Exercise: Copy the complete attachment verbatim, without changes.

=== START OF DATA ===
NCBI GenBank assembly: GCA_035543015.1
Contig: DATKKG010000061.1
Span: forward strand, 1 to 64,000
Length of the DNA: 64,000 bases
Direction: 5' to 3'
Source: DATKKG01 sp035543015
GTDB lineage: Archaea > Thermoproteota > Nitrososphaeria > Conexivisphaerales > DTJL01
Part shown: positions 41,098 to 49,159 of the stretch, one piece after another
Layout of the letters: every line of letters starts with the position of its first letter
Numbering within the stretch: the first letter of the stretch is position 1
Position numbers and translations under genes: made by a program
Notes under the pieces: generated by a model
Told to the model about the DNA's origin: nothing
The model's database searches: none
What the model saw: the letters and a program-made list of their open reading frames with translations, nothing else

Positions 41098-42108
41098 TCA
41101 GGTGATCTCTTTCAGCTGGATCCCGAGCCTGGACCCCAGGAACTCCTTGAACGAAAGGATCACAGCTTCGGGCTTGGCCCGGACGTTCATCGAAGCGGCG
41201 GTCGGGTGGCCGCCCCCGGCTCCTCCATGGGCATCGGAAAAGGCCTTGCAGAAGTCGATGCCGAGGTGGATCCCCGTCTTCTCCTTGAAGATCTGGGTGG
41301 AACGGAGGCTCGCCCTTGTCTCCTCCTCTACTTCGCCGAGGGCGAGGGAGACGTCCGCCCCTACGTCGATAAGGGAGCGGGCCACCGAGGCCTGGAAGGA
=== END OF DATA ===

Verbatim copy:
NCBI GenBank assembly: GCA_035543015.1
Contig: DATKKG010000061.1
Span: forward strand, 1 to 64,000
Length of the DNA: 64,000 bases
Direction: 5' to 3'
Source: DATKKG01 sp035543015
GTDB lineage: Archaea > Thermoproteota > Nitrososphaeria > Conexivisphaerales > DTJL01
Part shown: positions 41,098 to 49,159 of the stretch, one piece after another
Layout of the letters: every line of letters starts with the position of its first letter
Numbering within the stretch: the first letter of the stretch is position 1
Position numbers and translations under genes: made by a program
Notes under the pieces: generated by a model
Told to the model about the DNA's origin: nothing
The model's database searches: none
What the model saw: the letters and a program-made list of their open reading frames with translations, nothing else

Positions 41098-42108
41098 TCA
41101 GGTGATCTCTTTCAGCTGGATCCCGAGCCTGGACCCCAGGAACTCCTTGAACGAAAGGATCACAGCTTCGGGCTTGGCCCGGACGTTCATCGAAGCGGCG
41201 GTCGGGTGGCCGCCCCCGGCTCCTCCATGGGCATCGGAAAAGGCCTTGCAGAAGTCGATGCCGAGGTGGATCCCCGTCTTCTCCTTGAAGATCTGGGTGG
41301 AACGGAGGCTCGCCCTTGTCTCCTCCTCTACTTCGCCGAGGGCGAGGGAGACGTCCGCCCCTACGTCGATAAGGGAGCGGGCCACCGAGGCCTGGAAGGA